Low voter turnout harms the ticket

by Emmilly Nguyen, Staff Wrier

You may have noticed campaign posters around campus lately — some have names and some have faces plastered all over them. Regardless of their visual appeal, they dont seem to influence the student body.

Spring is here and the smell of fresh ambition fills the air as students run for the executive and representative positions of Associated Student.

Although in recent years there have been improved efforts to get the word out about A.S. elections, the process remains relatively ignored by San Diego State students.

A.S. hopes for a 20 percent voter turnout this year. This is an ambitious goal since voter turnout for the 2014 elections were at a dismal 9.9 percent, 8 percent lower from the previous year. A 9.9 percent voter turnout means out of the approximate 30,000 undergraduate students enrolled at SDSU, roughly 2,900 voted.

Eligibility requirements ensure candidate are enrolled in at least six units of coursework, have earned at least six units in the previous semester, have at least a 2.0 GPA, and are not on academic or juridical probation. Aside from the low voter turnout, these standards are relatively low and many of the candidates in the past have run unopposed.

Given these not-so-impressive requirements, by non-voting students are allowing the presence of almost any student in a seat that makes decisions impacting the entire university.

A.S. make decisions that affect the student body and are representatives of every member of SDSU. If students do not vote, it makes it easier to elect a candidate who doesn’t thoroughly address campus concerns, making impactful decisions without these considerations.

Either students do not care or they don’t have enough information to vote. Whatever the case may be, A.S. needs to motivate students to participate, attend debates and vote.

The gap between the involved and uninvolved students on campus is large, since many students who live on and off campus just go to classes and go home.

“It is a problem, students need to know what’s going on in their school,” liberal studies freshman Stephanie White said.

White is a commuter and has not heard anything about the A.S. election for this semester. She suggests fliers around school for upcoming debates and candidate speeches during passing periods to better educate the student body, all of which would be helpful.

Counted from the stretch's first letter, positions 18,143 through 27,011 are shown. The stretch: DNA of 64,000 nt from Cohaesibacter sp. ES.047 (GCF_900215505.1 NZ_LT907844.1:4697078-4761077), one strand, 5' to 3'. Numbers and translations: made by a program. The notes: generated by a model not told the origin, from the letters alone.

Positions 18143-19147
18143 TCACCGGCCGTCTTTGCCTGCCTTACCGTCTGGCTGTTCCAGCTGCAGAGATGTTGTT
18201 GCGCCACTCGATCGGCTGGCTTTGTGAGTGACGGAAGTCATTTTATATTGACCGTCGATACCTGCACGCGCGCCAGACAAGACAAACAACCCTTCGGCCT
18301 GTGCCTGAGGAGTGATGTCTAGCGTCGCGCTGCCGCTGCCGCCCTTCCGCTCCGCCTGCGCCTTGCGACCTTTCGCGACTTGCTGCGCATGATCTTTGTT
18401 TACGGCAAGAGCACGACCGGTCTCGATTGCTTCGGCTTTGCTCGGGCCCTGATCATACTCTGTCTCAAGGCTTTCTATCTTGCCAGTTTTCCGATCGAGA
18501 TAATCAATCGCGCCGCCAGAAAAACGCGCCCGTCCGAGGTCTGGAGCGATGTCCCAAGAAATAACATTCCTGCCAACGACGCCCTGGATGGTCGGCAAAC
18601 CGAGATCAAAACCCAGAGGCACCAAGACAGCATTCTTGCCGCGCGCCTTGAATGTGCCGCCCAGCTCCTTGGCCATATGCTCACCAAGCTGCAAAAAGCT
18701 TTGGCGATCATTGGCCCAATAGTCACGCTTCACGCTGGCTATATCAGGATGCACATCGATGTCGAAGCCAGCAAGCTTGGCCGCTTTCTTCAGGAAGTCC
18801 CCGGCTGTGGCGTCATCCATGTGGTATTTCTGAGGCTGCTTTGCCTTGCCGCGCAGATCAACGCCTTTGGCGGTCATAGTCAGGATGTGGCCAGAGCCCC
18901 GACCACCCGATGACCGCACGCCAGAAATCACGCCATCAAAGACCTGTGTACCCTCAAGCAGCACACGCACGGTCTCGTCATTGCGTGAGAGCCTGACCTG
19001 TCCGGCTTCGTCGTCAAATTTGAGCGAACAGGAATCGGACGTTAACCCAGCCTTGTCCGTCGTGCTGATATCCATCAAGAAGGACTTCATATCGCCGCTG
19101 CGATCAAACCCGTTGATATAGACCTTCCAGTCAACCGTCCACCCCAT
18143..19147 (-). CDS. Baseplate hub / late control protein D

Most information about A.S. elections and events are shared online but it’s important to note students are scattered across various social media platforms. If someone is rarely on Facebook or doesn’t like to click on event invites, her or she may completely miss the informative posts.

Attention grabbing and informational posters or fliers, rather than just names and faces, posted around school may make a huge difference. Or, as sad as it may sound, how about an incentive to get more students to vote?

According to the A.S. website, Candidate Debates were from March 9 to March 12 in the Conrad Prebys Aztec Student Union. In many cases, at least my own, many students didn’t hear about these debates until after.

Other than to friends and supporters, the candidates are just unfamiliar faces and names on a poster a week before elections. This means nothing without proper promotion of the debates.

Although the debates aren’t the only ways to get proper insight on the candidates, students still aren’t taking the time to get information elsewhere.

Students have the resources to be involved in the election but most of the time they just didn’t know it exists or when it’s coming up. Many students don’t even know where to vote. A.S. should work harder toward making this information more easily accessible. Maybe the lack of interest on part of students is a bigger problem, but when it comes to electing a student representatives, the bigger responsibility falls on the shoulders of Associated Students.

Students should be active and make their votes matter. And if they don’t see a candidate the impresses them, they should run themselves. We can’t have a democracy of uneducated and uninterested citizens.

March 16 at 8 a.m. marks the beginning of general elections and lasts until March 19 at 7 p.m., during which students log on to SDSU Webportal to cast their votes. So, make sure to vote — these candidates represent you.